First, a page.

This weekend, Pirelli’s new Formula One tyres come home. The grand prix rubber is exclusively made in Izmit, Turkey: the location of Pirelli’s high-tech competition tyre facility. The research and development of the tyres takes place in Milan, using mathematical modelling and chemical analysis in the laboratory as a starting point.

The prototype tyres are made in Izmit, and once they have been tested and signed off for production, the definitive race tyres can be manufactured. First of all, the bead of the tyre (the part that contacts with the rim) is made on one production line.

There are around 100 separate chemical ingredients in a Formula One tyre, split among 18 major components. Then the belt of the tyre is made on a separate production line, which defines the shape of the tyre and ensures its overall structural rigidity.

The third production line is the most crucial part of the process, as it is where the bead and the belt are moulded together to form a recognisable tyre, complete with the tread pattern. At this point the bar code – the tyre’s ‘passport’ – is also added.

Next is the vulcanisation period during which the tyre is ‘cooked’. This determines the definitive characteristics of the compound and structure. The final step is quality control, which takes in measurements and a scan of the tyre similar to an x-ray, in order to verify the integrity and uniformity of the structure. In total, around 50,000 Formula One tyres will be made in Izmit this year, located about an hour’s drive from the Istanbul Park circuit.

THE TRACK: The 5.338-kilometre Istanbul Park Circuit is normally characterised by high asphalt temperatures: but this year the initial forecast is for wet weather until Saturday, when conditions are expected to clear up slightly. This means that Pirelli’s intermediate and wet tyres are likely to have a proper run during a race weekend for the first time: and few places are more demanding on tyres than Istanbul Park.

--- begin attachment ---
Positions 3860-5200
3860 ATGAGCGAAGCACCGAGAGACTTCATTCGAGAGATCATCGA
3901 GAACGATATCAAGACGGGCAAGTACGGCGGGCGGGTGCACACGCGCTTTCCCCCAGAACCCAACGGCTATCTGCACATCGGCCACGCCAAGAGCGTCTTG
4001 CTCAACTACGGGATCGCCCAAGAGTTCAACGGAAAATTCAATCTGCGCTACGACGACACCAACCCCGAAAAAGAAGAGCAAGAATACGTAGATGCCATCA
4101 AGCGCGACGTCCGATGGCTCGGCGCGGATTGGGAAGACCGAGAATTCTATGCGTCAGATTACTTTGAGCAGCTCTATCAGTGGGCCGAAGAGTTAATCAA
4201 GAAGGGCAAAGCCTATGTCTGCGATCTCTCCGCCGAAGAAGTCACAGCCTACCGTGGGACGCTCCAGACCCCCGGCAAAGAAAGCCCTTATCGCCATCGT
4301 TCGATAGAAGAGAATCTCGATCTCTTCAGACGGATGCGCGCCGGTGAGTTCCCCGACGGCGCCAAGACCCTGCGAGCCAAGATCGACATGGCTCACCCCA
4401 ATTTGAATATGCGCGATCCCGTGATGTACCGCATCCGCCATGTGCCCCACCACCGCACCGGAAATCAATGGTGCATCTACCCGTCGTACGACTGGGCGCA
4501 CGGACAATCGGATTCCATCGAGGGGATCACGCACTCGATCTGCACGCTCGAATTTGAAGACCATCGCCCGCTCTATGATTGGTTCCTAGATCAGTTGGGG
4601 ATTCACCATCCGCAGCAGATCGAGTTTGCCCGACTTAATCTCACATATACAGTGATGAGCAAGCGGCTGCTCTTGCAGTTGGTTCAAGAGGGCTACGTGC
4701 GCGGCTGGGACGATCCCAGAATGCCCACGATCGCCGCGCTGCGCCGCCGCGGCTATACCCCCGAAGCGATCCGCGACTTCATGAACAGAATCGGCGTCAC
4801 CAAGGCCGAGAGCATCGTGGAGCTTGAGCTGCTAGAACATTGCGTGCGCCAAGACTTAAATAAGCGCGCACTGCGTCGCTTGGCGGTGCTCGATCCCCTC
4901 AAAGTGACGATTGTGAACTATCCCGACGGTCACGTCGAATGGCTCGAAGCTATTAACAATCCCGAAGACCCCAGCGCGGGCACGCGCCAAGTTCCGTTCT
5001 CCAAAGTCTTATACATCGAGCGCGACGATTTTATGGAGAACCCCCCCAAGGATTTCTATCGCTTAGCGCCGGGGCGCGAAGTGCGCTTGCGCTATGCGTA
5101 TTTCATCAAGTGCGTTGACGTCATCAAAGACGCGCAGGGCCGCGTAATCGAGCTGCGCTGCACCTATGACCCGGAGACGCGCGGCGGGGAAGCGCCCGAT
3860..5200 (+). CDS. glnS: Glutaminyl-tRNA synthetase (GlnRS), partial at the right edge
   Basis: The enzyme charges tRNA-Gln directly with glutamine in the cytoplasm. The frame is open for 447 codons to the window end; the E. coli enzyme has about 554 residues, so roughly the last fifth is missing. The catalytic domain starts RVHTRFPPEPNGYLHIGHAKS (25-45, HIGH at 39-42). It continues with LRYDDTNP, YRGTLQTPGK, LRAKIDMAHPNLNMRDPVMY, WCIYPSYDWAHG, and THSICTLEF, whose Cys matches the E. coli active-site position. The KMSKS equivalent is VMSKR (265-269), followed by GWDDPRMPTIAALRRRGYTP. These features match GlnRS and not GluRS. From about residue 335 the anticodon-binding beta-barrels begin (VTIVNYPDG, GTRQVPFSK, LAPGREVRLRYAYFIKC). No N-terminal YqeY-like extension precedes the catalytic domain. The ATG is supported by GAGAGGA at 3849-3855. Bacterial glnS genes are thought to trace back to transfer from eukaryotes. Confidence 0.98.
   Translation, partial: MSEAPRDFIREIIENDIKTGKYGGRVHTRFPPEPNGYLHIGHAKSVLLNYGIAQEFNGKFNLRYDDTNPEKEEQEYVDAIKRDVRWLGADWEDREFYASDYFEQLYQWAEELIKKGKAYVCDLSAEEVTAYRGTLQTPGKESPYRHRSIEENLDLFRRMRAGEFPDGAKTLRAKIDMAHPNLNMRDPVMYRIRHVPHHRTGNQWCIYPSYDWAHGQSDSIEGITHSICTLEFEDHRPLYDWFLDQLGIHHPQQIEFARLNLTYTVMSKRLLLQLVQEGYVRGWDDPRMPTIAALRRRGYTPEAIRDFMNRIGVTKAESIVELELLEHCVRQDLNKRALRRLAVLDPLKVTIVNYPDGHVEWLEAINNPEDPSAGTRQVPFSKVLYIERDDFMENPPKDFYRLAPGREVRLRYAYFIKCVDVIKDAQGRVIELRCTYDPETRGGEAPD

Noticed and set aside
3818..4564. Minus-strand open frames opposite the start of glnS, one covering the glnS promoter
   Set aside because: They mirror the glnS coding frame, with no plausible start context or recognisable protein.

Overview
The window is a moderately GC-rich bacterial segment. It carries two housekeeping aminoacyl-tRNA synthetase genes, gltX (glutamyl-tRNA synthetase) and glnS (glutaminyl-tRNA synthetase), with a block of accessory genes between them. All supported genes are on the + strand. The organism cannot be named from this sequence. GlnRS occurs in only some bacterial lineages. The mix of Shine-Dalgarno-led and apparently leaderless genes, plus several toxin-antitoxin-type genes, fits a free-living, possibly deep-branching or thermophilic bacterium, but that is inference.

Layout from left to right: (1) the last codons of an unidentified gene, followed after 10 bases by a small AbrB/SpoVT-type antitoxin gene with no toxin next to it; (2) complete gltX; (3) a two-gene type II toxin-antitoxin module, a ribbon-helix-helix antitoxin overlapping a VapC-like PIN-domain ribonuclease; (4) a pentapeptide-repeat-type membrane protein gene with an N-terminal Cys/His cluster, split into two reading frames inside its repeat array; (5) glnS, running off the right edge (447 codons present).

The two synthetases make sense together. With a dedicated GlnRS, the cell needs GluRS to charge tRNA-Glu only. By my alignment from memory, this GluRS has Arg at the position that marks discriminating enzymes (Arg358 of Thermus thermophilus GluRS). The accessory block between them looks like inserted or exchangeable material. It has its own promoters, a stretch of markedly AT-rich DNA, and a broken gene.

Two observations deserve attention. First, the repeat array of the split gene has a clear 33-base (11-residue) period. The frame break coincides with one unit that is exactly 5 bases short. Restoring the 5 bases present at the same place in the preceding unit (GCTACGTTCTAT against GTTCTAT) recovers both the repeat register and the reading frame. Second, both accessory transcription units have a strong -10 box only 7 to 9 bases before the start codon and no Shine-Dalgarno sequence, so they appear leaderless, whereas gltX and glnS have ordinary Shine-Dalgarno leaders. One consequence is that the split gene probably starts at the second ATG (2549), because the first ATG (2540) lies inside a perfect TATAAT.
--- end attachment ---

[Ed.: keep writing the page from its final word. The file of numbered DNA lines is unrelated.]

There are some areas of heavy deceleration such as the first corner, where the cars change down from seventh to third gear. This can cause a lock-up of the front-left tyre due to the unusual camber and lead the flat spotting: a problem that can be reduced or eliminated with an increased grip offered by the soft tyre option.

Next up is the most technical section of the track – turns three to six – which consists of a technical sequence of curves where the driver needs to maximise speed by sticking closely to the ideal racing line. Halfway through the lap there is the legendary turn eight, reputed as one of the most technical of the entire World Championship with three apexes and an entry speed of nearly 260kph. During this flat-out corner, the cars and tyres experience lateral acceleration of 4.6 G as well as vertical load of 950 kilograms. The higher grip of the soft tyre improves directional precision and driving safety.

After a short straight the cars reduce speed by 150 mph into a chicane with sharp but opposing corners (turns nine and 10) before another straight where the full power of the engine is unleashed once more, prioritising traction. Turn 11 is taken flat-out at 300kp, the speed and downforce increasing the turn angle of the tyre, which also tends to lift its outside edge. The final corner calls for precision steering with progressive acceleration in order to avoid wheelspin, which increases wear, heading back onto the main straight.

PIRELLI’S MOTORSPORT DIRECTOR SAYS: Paul Hembery: “We’re seeing some wet and rainy weather at the moment, which is not what you expect from Turkey! Having said that, we came here to test with Pedro de la Rosa with the Toyota TF109 in April and we found exactly the same sort of conditions: around 15 degrees centigrade and rain, so we’ve got some idea of what’s in store. We saw during those tests that the intermediate tyre in particular was very impressive and if conditions stay as they are this tyre could get some use tomorrow. We’re hoping to have some dry running though as we have brought a new evolution of the hard tyre for the teams to test during Friday’s free practice sessions, and it would be interesting to have their feedback. Whatever happens, I’m sure it’s going to be a fascinating weekend.”

PIRELLI’S WET TYRE RANGE: Intermediate These tyres have shallow three-millimetre grooves to disperse water (up to 20 litres of water per second at 300kph), but this reduces the contact patch and leads to less grip on a dry track. When the rain is heavy, drivers will switch to wet tyres at the ‘crossover point’. The markings on the tyre are blue.

Wet These tyres have deep five-millimetre grooves in them, similar to a road car tyre, and are designed to expel more than 60 litres of water per second at 300kph. A road car tyre can only displace about 10 litres of water per second, at much lower speeds. The markings on the tyre are orange.

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